On Super Tuesday, voters were flowing like ketchup through Los Angeles County vote centers. The “bottlenecks” were many: high turnout, problems with a new check-in system, poll workers unfamiliar with technology. Bottles within bottles.

There is a Zen riddle about imagining a goose inside a narrow-necked bottle and getting her out without breaking the glass. The answer is to recall how the imaginary goose got into the bottle in the first place.

See also “C’mon, it’s like a zipper!”; keyword search: log-jam.

Photo: Karl Stull

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The right to vote and trial by jury “are the heart and lungs, the mainspring and the centre wheel….In these two powers consist wholly the liberty and security of the people.”

– John Adams, Boston Gazette (January 27, 1766)

It’s a jolt to see biology and technology put together this way by one of the Founding Fathers, but Adams may well have viewed the ticking of a heart and the ticking of a clock as two sides of the same coin. Physician William Harvey described the heart as a mechanical pump in 1628, dispelling earlier views of that organ as a magic bag of courage.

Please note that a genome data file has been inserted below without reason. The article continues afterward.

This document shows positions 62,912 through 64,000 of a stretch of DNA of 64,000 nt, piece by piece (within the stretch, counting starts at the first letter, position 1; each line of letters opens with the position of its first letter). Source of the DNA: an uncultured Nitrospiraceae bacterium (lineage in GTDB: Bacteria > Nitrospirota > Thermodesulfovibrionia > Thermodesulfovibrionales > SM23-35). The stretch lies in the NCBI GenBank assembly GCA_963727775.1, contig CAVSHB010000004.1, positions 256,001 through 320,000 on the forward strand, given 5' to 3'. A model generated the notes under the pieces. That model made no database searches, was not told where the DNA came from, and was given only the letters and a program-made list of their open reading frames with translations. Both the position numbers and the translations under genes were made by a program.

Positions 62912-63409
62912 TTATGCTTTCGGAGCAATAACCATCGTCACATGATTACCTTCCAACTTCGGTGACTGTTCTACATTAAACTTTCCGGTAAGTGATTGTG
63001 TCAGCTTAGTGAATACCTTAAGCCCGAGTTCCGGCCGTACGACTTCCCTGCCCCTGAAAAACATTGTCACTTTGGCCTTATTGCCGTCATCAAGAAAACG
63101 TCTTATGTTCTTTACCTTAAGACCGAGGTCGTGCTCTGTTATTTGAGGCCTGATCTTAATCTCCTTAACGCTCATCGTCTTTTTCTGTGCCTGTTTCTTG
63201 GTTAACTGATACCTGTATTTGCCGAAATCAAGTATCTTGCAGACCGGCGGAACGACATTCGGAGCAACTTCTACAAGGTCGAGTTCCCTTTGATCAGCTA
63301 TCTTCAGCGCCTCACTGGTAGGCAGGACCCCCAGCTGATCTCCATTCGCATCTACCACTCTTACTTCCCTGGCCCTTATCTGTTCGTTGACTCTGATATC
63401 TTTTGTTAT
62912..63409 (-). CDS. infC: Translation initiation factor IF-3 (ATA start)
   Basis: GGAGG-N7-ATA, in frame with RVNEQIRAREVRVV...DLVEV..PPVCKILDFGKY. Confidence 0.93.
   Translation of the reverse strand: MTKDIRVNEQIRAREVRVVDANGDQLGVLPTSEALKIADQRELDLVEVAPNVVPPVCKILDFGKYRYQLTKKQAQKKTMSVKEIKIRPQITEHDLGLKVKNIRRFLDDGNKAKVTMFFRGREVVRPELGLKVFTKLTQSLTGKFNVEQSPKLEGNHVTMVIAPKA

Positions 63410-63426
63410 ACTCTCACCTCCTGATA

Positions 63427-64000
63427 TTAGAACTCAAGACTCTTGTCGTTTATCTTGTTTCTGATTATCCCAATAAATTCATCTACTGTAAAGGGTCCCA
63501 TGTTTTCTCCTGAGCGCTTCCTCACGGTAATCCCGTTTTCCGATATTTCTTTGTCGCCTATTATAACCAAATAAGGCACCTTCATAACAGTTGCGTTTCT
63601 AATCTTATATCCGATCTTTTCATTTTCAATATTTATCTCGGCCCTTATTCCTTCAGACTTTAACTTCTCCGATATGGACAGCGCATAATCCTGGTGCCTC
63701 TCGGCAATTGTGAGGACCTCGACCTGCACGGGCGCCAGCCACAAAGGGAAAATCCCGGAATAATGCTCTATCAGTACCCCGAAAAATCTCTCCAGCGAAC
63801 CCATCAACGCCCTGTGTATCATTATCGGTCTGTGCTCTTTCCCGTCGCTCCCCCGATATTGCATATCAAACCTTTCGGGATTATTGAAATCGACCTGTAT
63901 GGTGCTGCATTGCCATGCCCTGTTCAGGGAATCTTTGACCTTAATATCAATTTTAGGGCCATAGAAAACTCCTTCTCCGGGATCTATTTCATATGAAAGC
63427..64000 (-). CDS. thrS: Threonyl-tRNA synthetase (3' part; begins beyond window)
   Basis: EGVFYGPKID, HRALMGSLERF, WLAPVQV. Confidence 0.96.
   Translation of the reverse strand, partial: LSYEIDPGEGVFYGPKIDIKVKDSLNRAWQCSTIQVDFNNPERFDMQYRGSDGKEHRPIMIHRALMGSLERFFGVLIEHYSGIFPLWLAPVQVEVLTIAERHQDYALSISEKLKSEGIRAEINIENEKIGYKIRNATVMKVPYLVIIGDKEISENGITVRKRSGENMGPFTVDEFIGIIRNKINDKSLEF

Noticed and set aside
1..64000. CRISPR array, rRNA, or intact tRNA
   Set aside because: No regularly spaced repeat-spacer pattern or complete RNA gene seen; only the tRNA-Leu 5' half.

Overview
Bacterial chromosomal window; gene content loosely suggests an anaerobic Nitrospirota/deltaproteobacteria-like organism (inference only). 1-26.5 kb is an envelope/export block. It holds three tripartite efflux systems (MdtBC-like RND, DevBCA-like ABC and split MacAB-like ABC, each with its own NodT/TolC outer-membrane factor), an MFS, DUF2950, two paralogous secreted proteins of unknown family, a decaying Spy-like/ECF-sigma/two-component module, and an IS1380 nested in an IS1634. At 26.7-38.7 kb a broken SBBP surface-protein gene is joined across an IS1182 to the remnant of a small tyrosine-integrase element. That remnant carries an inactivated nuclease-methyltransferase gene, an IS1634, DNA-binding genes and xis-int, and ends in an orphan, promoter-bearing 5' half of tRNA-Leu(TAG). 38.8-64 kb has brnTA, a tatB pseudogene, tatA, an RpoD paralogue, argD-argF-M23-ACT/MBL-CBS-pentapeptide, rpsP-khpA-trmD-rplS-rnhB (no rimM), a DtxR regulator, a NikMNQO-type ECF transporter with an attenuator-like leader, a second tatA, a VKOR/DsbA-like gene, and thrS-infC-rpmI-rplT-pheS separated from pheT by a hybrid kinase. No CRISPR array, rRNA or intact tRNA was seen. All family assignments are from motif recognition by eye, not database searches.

In a clock, the center wheel acts as a regulator, metering energy out to the gears in small, steady pushes. Similarly, the heart pushes units of energy (red blood cells, laden with oxygen) through the human body.

In a democracy, voting delivers life-sustaining energy throughout the body politic.

Painting: Portrait of John Adams by Gilbert Stuart via Library of Congress

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New Hampshire result clogs up moderate lane for Democrats

– Reuters (February 12, 2020)

It’s easy to visualize how a 100 yard dash would go awry if Andrew Yang, Tulsi Gabbard, and Marianne Williamson all had their own lanes while Joe Biden, Cory Booker, Pete Buttigieg, and Amy Klobuchar had to argue over whose turn it was to use the starting blocks. Lane-sharing in a foot race is contrary to the very idea of having lanes.